Happy new (fin) year everyone! Hope you’re all hard at work preparing your tax returns right now (only allowing for brief breaks to read updates from your favourite watch site). In other news it’s very cold in Melbourne right now. So cold in fact that we don’t need to refrigerate our wind down beers, we just leave them in the back room and nature does the rest.
Before we get into the dollars and cents, allow us to share one of the most impressive new releases of the week – the ochs & junior perpetual calendar. We featured the moonphase in our list of minimal watches the other week, and this one is definitely cut from the same cloth. Aside from its spartan good looks, the movement manages to use a mere nine additional parts (and three modified parts) to display the calendar. Compare that to 182 parts in the Patek Philippe Ref. 5204.
What really mattered
The Federation of the Swiss Watch Industry FH has released its statistics for May 2016, showing the downward trend continuing, with an 11.8% drop in the value of exports compared to May last year. There was a significant drop of around 23% in the export of watches cased in precious metals, with all major markets seeing negative growth, though Australia is performing far better than most, with exports here only falling by 0.1%.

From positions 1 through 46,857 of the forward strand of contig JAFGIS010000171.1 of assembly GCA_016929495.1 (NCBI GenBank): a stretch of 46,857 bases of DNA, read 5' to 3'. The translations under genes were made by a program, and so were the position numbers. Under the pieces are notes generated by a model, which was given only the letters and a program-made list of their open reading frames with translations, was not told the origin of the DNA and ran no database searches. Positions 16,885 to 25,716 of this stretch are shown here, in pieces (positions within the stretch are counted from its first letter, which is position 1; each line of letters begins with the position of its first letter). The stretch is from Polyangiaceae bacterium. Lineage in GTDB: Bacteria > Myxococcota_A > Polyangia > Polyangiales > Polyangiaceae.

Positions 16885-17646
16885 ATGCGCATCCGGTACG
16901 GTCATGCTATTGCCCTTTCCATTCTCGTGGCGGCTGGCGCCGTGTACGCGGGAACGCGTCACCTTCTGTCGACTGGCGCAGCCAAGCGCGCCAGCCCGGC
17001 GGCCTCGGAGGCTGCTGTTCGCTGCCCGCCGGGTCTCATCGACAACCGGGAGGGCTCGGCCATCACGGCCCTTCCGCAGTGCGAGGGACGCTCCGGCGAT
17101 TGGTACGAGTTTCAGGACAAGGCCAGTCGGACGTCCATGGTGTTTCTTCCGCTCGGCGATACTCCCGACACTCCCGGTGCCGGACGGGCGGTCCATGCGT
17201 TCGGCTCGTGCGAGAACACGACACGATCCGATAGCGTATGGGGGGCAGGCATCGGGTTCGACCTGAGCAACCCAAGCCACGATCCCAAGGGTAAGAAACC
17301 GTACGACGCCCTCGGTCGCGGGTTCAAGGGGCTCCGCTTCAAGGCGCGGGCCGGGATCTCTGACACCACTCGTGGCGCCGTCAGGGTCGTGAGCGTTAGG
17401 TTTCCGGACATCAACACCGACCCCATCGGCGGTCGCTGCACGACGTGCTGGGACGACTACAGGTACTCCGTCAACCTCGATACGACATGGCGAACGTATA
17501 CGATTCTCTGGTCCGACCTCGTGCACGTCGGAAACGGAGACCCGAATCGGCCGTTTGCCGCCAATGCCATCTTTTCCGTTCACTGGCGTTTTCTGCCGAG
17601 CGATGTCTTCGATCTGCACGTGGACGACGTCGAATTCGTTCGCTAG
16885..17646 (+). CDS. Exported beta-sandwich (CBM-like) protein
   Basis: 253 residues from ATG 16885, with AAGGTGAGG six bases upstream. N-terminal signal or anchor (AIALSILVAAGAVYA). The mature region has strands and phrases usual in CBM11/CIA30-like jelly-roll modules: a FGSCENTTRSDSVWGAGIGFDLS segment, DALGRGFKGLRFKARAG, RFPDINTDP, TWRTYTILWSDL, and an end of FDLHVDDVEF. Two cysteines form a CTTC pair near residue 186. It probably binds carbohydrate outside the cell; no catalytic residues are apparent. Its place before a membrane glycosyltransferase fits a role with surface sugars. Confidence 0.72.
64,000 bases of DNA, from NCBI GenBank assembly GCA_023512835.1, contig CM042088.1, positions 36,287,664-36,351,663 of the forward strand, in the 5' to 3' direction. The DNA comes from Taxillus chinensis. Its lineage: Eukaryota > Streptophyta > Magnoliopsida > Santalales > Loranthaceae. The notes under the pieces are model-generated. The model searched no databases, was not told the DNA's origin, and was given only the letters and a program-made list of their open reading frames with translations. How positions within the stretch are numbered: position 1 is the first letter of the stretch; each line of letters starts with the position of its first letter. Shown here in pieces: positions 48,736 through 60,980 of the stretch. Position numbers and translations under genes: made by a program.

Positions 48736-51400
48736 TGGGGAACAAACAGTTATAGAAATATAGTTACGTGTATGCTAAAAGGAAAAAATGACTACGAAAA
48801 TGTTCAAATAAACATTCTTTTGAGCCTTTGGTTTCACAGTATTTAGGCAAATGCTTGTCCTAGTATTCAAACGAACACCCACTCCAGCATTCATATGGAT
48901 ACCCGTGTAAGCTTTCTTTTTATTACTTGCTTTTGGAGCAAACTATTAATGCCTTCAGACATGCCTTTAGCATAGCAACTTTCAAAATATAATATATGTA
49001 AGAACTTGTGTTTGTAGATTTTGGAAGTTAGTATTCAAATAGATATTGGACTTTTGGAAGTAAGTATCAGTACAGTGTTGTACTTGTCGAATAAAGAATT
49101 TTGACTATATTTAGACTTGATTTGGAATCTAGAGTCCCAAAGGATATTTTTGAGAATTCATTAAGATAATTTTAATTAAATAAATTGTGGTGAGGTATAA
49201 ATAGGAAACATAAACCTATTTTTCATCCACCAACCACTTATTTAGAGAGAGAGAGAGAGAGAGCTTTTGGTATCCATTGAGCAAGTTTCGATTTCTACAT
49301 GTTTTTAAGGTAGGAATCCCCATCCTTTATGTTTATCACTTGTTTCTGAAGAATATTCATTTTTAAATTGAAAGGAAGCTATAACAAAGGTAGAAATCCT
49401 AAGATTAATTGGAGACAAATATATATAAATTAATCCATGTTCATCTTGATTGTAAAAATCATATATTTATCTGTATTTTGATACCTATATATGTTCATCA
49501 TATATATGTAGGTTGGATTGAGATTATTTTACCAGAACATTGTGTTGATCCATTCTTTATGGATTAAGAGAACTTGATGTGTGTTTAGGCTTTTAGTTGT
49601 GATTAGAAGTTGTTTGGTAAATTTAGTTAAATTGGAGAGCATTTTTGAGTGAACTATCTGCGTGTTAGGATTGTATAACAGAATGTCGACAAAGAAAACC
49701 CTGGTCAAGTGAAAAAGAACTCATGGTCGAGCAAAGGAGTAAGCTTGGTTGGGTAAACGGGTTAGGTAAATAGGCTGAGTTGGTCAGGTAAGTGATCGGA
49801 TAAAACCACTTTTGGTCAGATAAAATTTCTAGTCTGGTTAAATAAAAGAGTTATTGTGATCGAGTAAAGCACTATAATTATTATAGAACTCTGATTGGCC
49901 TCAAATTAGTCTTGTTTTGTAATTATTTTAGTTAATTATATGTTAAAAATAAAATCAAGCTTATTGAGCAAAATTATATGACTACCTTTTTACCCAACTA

At the cheaper and more cheerful end of the market, Daniel Wellington is still experiencing phenomenal success. Love them or hate them, the preppy NATO-strapped timepieces have certainly made their presence felt in the wider watch world. This story on Business Insider charts the Swedish brand’s five-year journey from start-up to $180 million company.
And finally, have you ever wondered what Hong Kong’s richest man wears on his wrist? Surely Li Ka-Shing (worth a cool 28 billion), wears some sort of fabulous Richard Mille or Greubel Forsey – right? Well, wrong. He told Bloomberg he wears a solar powered Citizen Eco-Drive worth a few hundred bucks. Oh, and he sets the time 30 minutes fast so he’s never late. Read the story over on watchesbySJX.
The week in numbers
6: Temperature in degrees celsius as we type this in Melbourne with frozen fingers